ICS-FORTH will participate in TOURBOT with the Computer Vision and Robotics Laboratory (CVRL). The laboratory was established in 1985 and today employs approximately 25 highly skilled and experienced scientists, engineers and technicians. CVRL has a modern infrastructure (including robotic platforms, active vision systems, state of the art workstations, etc.), that facilitates experimentation with the developed methods and demonstration of research results. CVRL's activities emphasize research and development in the areas of image processing and analysis, computer vision and autonomous mobile robots. Image processing and analysis: Feature extraction, image and video segmentation, color and texture analysis, image and video retrieval by content. Computer vision: Visual perception of static and dynamic characteristics of 3D world (motion, depth, shape, color, texture). Autonomous mobile robots: Robot navigation, obstacle detection and avoidance, path planning, landmark-based localization, visual servoing. In pursuing the above tasks, the group's efforts are oriented towards the development of robust solutions as well as their efficient implementation in specific application domains. CVRL participates in various national and European funded projects that are closely related to the above tasks. Currently, it is the co-ordinator of the VIRGO TMR Network aiming at the study and development of techniques for vision-based robot navigation and the national DRIVER project that addresses the development of an autonomous robotic wheelchair.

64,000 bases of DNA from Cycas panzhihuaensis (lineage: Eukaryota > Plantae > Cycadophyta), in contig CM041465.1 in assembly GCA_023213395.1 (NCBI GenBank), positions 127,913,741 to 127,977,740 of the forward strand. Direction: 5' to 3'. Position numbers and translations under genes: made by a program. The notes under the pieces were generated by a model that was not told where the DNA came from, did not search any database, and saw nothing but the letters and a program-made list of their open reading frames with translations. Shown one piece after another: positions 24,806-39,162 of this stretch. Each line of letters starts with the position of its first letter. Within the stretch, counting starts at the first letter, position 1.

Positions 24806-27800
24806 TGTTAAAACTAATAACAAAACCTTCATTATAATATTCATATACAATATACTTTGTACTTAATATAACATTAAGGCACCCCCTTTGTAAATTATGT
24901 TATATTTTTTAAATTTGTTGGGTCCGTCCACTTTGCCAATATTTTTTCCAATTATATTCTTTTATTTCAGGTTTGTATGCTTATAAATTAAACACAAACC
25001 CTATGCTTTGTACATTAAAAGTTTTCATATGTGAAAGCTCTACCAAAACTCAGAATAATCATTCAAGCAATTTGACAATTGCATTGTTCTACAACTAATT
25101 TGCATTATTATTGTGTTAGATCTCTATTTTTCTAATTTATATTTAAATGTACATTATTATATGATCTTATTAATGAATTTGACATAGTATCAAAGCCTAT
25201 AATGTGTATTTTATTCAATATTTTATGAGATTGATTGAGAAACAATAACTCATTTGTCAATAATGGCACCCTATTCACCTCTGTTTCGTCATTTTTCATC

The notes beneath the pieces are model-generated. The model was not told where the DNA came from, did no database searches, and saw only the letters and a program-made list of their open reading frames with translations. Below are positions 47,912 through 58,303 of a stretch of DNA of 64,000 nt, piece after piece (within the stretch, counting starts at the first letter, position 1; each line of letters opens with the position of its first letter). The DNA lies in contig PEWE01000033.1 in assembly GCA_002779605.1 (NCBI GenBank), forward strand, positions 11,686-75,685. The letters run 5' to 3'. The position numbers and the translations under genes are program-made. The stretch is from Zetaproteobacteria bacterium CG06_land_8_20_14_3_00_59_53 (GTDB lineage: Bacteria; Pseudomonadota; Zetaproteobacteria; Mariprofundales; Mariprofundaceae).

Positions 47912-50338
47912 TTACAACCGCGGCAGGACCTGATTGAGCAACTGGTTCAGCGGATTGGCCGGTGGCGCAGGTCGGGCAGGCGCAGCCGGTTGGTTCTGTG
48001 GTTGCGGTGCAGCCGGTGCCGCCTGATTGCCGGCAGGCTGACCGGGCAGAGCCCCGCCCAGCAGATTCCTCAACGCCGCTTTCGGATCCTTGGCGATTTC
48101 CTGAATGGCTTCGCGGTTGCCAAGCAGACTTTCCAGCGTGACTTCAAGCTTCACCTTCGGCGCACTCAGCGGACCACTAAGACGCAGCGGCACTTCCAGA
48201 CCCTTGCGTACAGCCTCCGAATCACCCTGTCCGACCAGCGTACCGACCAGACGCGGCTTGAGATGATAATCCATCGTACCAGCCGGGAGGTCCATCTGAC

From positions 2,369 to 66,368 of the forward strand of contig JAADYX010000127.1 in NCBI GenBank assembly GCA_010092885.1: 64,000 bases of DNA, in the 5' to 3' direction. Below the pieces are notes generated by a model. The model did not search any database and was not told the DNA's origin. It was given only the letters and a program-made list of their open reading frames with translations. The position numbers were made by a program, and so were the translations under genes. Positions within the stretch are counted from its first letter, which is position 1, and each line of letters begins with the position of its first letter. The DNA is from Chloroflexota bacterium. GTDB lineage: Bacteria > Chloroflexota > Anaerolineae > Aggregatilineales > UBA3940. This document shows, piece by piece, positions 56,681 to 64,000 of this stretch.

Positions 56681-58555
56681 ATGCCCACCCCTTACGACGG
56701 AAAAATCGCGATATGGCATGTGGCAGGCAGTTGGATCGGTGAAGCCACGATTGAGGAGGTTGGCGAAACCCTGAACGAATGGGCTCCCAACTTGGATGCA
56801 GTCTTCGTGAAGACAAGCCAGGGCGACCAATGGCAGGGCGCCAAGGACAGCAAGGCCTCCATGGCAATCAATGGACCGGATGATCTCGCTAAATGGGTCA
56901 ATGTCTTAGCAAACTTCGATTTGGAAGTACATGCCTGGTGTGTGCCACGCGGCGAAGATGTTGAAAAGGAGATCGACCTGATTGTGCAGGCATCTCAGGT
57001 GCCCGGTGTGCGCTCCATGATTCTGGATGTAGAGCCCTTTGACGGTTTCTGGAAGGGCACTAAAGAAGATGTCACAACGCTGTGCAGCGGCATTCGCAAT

Key Personnel

Panos Trahanias is an Associate Professor with the Dept. of Computer Sci., Univ. of Crete, Greece and ICS-FORTH. He received his Ph.D. in Computer Science from the National Technical Univ. of Athens, Greece, in 1988. He has been a Res. Associate at the Inst. of Informatics & Telecomm., National Center for Sci. Research "Demokritos", Athens, Greece. From 1991 to 1993 he was with the Dept. of Electrical & Computer Eng., Univ. of Toronto, Canada, as a Res. Associate. He has participated in many RTD programs in image analysis at Univ. of Toronto and has been a consultant to SPAR Aerospace Ltd., Toronto. Since 1993 he is with the Univ. of Crete and ICS-FORTH; currently, he is the supervisor of the Computer Vision & Robotics Lab. at ICS-FORTH where he is engaged in research and RTD programs in vision-based robot navigation.